Bipartisan success in the Senate signals room for more compromise

At the White House South Lawn infrastructure bill signing ceremony, a rare D.C. event occurred. Democrats and Republicans stood side-by-side and praised each other for crossing the aisle to get something done. 

Republican Sen. Rob PortmanRobert (Rob) Jones PortmanGOP ramps up attacks on SALT deduction provision Senate race in Ohio poses crucial test for Democrats Ohio Senate candidate unveils ad comparing Biden to Carter MORE (Ohio) told the gathering on a chilly Monday afternoon “This should be the beginning of a renewed effort to work together on big issues facing our country.” And Democratic Sen. Kyrsten SinemaKyrsten SinemaBiden should seek some ideological diversity Budowsky: Why GOP donors flock to Manchin and Sinema Pence-linked group launches 0K ad campaign in West Virginia praising Manchin MORE (Ariz.) echoed that sentiment, telling the bipartisan group of elected officials and others “This is what it looks like when elected leaders set aside differences, shut out the noise and focus on delivering results on the issues that matter most to everyday Americans.” 

To understand whether this success signals the possibility for future accomplishment, we have to remember how we got here. 

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Beginning in 2019, multiple Senate committees held dozens of hearings, developing, debating and voting on key components of the eventual package. In the spring, the Biden administration invited Democratic and Republican senators to the White House to begin negotiations.  

Senator Shelley Moore CapitoShelley Wellons Moore CapitoGOP ramps up attacks on SALT deduction provision Republicans struggle to save funding for Trump's border wall White House looks to rein in gas prices ahead of busy travel season MORE (R-W.Va.) led the Republican delegation, setting a constructive tone despite clear policy differences with the administration. When negotiations started to bog down, an equally balanced group of 20 senators came together to develop a consensus package. Senate Minority Leader Mitch McConnellAddison (Mitch) Mitchell McConnellCongress averts shutdown after vaccine mandate fight House sets up Senate shutdown showdown Biden says he doesn't believe a government shutdown will happen MORE (R-Ky.) and President BidenJoe BidenManchin to vote to nix Biden's vaccine mandate for larger businesses Congress averts shutdown after vaccine mandate fight Senate cuts deal to clear government funding bill MORE made crucial decisions to empower Portman and White House aide Steve RicchettiSteve RicchettiBipartisan success in the Senate signals room for more compromise The Hill's Morning Report - Presented by Facebook - GOP dealt 2022 blow, stares down Trump-era troubles White House still thinks spending deal could be made before Europe trip MORE to resolve disagreements and close the deal.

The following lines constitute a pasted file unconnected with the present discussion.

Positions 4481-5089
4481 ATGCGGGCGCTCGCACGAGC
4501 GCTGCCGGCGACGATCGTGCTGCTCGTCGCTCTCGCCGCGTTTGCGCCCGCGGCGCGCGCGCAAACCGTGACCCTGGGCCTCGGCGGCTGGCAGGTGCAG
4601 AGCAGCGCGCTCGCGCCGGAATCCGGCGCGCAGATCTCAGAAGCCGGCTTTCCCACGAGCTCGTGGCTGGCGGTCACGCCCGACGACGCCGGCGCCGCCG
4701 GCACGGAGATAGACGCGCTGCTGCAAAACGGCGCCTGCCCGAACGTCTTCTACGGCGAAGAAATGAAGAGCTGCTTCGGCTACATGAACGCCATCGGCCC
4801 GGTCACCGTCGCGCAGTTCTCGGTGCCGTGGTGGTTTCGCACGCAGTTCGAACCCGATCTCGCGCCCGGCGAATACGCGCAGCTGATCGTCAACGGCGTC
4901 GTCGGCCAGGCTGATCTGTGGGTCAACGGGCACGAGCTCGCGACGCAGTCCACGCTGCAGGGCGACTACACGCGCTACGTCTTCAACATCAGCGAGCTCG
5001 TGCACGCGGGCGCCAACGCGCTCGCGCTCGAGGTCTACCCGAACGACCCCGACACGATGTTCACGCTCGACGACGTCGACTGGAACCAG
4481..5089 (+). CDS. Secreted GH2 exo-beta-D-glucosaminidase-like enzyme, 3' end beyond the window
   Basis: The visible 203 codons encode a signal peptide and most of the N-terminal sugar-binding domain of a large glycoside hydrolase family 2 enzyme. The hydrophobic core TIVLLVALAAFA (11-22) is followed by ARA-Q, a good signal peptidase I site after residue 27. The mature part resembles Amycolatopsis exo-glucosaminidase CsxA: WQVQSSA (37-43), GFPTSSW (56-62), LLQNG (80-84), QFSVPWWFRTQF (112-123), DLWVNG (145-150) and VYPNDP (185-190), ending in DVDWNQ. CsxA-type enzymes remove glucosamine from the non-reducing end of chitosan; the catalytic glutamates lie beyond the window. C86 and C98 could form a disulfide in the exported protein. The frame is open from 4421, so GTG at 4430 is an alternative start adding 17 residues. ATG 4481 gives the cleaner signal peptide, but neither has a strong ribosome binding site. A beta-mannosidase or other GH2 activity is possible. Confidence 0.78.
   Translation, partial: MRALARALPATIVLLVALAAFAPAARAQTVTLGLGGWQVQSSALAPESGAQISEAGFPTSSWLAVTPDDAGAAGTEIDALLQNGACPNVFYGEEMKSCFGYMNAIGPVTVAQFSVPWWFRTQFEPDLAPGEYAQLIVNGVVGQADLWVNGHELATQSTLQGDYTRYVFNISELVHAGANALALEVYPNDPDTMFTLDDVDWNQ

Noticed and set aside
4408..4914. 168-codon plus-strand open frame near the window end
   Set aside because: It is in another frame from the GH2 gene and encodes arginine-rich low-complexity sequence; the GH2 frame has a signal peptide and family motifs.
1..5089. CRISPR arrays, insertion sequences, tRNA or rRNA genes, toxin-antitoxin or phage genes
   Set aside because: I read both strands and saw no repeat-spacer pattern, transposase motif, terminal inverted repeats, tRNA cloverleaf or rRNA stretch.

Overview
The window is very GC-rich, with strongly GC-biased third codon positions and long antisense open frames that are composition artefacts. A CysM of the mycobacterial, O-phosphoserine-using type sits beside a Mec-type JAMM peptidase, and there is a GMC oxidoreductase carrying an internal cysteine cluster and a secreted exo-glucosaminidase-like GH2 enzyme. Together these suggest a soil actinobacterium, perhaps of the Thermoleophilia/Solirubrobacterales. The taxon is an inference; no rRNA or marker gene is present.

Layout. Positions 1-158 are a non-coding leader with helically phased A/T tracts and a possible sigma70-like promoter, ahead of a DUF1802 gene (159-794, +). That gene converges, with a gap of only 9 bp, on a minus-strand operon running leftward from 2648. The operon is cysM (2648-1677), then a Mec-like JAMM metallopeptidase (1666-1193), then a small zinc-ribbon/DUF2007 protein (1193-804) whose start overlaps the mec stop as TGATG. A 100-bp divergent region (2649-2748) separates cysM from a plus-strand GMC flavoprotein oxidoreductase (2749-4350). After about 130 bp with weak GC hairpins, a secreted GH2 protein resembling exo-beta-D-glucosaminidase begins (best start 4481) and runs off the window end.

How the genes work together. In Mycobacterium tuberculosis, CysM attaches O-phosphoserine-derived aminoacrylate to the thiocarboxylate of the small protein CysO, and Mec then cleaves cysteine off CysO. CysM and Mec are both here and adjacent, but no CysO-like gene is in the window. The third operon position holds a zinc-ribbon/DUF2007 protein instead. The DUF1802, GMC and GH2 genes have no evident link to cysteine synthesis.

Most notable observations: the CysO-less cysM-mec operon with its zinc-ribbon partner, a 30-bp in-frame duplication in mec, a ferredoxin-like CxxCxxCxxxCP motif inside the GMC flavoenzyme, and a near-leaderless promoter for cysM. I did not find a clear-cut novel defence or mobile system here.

Active support by a diverse set of organizations including the AFL-CIO, U.S. Chamber of Commerce and CEO Action for Racial Equity strengthened the collective resolve which proved essential when Republicans united in opposition to a crucial procedural vote. This flash of partisanship would usually be enough to end a legislative effort, but everyone stayed calm and carried on. The bill ultimately passed the Senate in August with 69 votes.